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During the third term, we held our third and final workshop of our Teach Like a Champion series. The main aim of this workshop was to help the teachers distinguish between ‘I taught it’ and ‘they learned it’. This workshop follows on from the previous workshop where the teachers were introduced to double planning. By the end of this workshop, the teachers were able to understand and practice how to develop a Culture of Error in their classroom. They also practiced three techniques to Check for Understanding: “Cold-Calling”, “No Opt-Out” and “Circulate”. Over the course of this year, we have spent time filming our own TLAC technique videos, in our own schools, to demonstrate the use of the techniques in a familiar South African environment for all teachers. The feedback on these videos has been very positive with many of the teachers and mentors commenting that the videos we made are having a great impact on the schools as teachers can connect with the videos and the teachers in them and they make the workshops come alive.  
(Left) Our Teacher Packs with notes on the TLAC techniques. These are hand-outs given at the end of the workshops, which the teachers keep and refer to when implementing the techniques in their classrooms. (Top right) Workshop at Bonga Primary in Gugulethu with Edupeg mentor, Sylvie Moodley sharing a Joy Factor moment with some of her teachers. (Bottom right) Edupeg mentor, Mrs G, welcoming teachers to the Dalmeny workshop where teachers from Bonisanani joined them.
At Edupeg, we have the privilege of forging strong relationships with compassionate, hard-working, dedicated principals who head up schools in challenging environments. These are two-way partnerships based on a shared goal of improving teacher and learner performance and where the leadership is strong the rewards are high for both parties, which is evident when we received feedback from two such principals, Mr Ngubane from Bonisanani Primary in KwaZulu-Natal and Mrs Sume from Charles Duna Primary in the Eastern Cape.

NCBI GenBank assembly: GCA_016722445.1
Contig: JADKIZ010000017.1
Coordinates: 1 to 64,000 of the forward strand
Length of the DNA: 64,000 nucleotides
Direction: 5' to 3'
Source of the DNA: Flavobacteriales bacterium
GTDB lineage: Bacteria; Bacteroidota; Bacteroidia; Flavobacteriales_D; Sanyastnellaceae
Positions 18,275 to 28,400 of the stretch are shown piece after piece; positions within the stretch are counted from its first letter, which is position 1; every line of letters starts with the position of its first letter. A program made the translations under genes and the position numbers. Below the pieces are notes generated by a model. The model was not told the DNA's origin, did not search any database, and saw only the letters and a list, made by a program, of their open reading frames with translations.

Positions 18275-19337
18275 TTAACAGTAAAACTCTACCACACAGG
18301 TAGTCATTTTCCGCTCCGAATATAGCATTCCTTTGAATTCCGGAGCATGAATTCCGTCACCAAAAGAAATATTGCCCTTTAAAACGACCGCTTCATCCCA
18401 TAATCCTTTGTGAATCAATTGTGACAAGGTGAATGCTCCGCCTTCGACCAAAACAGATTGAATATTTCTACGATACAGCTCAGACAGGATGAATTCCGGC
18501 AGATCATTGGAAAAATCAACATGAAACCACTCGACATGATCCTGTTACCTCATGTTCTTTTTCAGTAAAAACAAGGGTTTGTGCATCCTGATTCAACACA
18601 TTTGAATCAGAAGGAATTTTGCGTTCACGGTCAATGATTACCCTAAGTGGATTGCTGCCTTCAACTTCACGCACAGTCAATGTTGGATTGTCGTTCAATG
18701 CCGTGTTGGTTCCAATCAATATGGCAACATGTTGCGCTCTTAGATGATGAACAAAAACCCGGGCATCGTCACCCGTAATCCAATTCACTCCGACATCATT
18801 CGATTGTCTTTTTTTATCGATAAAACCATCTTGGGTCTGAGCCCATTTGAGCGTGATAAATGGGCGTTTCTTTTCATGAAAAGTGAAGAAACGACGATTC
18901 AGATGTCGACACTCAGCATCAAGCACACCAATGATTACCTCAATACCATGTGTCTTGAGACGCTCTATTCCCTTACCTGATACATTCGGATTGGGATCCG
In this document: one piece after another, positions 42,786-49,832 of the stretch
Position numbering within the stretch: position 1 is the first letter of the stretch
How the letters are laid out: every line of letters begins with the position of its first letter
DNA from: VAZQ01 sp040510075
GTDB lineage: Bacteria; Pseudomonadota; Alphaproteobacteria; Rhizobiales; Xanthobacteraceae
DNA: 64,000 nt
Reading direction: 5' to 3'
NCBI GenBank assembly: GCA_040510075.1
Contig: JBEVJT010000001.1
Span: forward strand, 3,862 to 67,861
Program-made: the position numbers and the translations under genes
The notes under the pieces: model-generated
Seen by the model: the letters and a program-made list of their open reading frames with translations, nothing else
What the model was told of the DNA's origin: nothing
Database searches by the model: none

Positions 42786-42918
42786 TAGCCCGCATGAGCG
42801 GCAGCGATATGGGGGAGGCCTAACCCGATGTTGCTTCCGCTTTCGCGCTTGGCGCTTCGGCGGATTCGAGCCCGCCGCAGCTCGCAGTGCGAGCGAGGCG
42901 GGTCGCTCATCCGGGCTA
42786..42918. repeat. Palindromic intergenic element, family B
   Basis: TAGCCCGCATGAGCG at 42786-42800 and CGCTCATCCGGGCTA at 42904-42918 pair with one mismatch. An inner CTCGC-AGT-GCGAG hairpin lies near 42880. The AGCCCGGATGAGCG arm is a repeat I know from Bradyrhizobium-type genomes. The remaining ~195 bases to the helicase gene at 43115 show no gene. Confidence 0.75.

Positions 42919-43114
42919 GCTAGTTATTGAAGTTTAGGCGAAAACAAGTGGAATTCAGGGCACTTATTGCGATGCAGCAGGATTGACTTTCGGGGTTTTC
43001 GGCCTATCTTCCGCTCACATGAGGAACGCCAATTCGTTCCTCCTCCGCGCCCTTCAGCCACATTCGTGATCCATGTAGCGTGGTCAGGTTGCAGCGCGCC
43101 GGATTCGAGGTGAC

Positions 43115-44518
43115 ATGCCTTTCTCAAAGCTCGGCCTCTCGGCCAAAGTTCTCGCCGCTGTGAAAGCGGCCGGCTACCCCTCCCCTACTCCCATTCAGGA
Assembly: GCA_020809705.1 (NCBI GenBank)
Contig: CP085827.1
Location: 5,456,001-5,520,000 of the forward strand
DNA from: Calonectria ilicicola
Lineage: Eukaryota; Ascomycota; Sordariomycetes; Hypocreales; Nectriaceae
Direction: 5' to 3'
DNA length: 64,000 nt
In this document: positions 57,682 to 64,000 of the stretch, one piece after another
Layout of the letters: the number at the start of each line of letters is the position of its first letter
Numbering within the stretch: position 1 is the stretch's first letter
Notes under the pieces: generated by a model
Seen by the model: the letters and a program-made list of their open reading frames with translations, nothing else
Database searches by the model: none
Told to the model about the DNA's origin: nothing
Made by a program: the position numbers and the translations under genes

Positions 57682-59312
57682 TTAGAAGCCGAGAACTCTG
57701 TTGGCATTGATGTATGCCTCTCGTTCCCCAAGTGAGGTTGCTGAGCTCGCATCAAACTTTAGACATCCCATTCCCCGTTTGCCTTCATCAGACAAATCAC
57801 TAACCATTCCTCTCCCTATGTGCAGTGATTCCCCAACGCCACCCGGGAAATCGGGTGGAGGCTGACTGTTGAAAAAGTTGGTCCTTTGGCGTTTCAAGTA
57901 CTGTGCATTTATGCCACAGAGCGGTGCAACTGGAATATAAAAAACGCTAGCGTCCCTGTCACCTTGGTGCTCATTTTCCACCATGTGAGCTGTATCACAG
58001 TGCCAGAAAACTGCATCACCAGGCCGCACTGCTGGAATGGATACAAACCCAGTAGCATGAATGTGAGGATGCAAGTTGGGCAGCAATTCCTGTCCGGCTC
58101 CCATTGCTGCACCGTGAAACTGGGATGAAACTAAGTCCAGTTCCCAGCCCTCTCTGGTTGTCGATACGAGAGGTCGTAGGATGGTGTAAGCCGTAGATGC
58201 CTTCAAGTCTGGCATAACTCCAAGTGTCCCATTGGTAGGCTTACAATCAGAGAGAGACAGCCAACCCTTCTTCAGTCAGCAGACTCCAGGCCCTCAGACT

Read here for more on how Edupeg "came as a lifesaver" and how "The difference in quality of teaching is especially evident with the grade ones as the majority can read books and write double and multiple consonants by March and April, a first for our school. Normally, we would only be able to achieve this by September!"

SACTWU hosted its 13th Annual congress at the CTICC from 21 – 23 October 2016. SACTWU has contributed towards Edupeg's core costs as part of their social responsibility programme since 1998. As a partner organisation, the Edupeg Team was invited to be a part of this important event where we sponsored more than 800 delegates with sets of our Edupeg mathematical resources in English, Afrikaans, isiZulu, Sesotho and Sepedi. We ended the conference with a competition for the delegates to thank them for their support and handed out some amazing stationary prizes, kindly sponsored by our partner, Molin Stationers. Thank you Molin!

The event ended off with a remarkable Gala Dinner where we were entertained with a runway show, which displayed the hard work and skills of many of the factory workers. Read our blog by Dorinda Saunders for more on the SACTWU Congress.

The fourth term has begun and we wish all our teachers and mentors a productive and successful final term.
Grade 3 learners, learning how to do subtraction with a remainder in Ms Zantsi's class. Charles Duna Primary.
Grade 4 learners busy with group and independent work while Ms Shezi circulates and does Affirmative Checking. Bonisanani Primary.
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